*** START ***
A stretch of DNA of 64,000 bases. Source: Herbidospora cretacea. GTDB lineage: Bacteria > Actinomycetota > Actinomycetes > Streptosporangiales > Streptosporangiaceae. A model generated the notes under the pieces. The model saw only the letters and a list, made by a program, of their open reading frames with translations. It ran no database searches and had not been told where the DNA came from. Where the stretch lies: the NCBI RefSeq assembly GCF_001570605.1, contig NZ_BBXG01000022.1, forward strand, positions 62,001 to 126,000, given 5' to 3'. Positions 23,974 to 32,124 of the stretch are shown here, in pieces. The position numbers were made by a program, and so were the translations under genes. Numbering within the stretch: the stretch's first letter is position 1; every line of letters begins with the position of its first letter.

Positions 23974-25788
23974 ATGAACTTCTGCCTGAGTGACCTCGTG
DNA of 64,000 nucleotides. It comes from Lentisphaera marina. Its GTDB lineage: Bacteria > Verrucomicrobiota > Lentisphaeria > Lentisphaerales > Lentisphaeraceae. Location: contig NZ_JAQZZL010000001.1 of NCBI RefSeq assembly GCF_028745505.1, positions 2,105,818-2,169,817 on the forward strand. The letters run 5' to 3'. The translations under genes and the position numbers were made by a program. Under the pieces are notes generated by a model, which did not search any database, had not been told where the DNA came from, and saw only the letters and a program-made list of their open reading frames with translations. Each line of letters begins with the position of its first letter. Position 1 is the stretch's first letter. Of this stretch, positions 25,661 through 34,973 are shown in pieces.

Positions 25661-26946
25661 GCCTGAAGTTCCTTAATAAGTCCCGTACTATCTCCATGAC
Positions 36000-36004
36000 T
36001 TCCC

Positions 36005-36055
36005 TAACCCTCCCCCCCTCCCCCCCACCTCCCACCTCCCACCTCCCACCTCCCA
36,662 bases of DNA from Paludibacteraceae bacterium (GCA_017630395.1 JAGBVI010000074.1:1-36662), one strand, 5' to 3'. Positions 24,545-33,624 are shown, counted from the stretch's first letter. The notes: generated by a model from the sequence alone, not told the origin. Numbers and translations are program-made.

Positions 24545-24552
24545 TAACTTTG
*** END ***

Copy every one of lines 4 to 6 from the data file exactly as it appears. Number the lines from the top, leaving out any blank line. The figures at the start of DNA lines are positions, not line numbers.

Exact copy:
DNA of 64,000 nucleotides. It comes from Lentisphaera marina. Its GTDB lineage: Bacteria > Verrucomicrobiota > Lentisphaeria > Lentisphaerales > Lentisphaeraceae. Location: contig NZ_JAQZZL010000001.1 of NCBI RefSeq assembly GCF_028745505.1, positions 2,105,818-2,169,817 on the forward strand. The letters run 5' to 3'. The translations under genes and the position numbers were made by a program. Under the pieces are notes generated by a model, which did not search any database, had not been told where the DNA came from, and saw only the letters and a program-made list of their open reading frames with translations. Each line of letters begins with the position of its first letter. Position 1 is the stretch's first letter. Of this stretch, positions 25,661 through 34,973 are shown in pieces.

Positions 25661-26946
25661 GCCTGAAGTTCCTTAATAAGTCCCGTACTATCTCCATGAC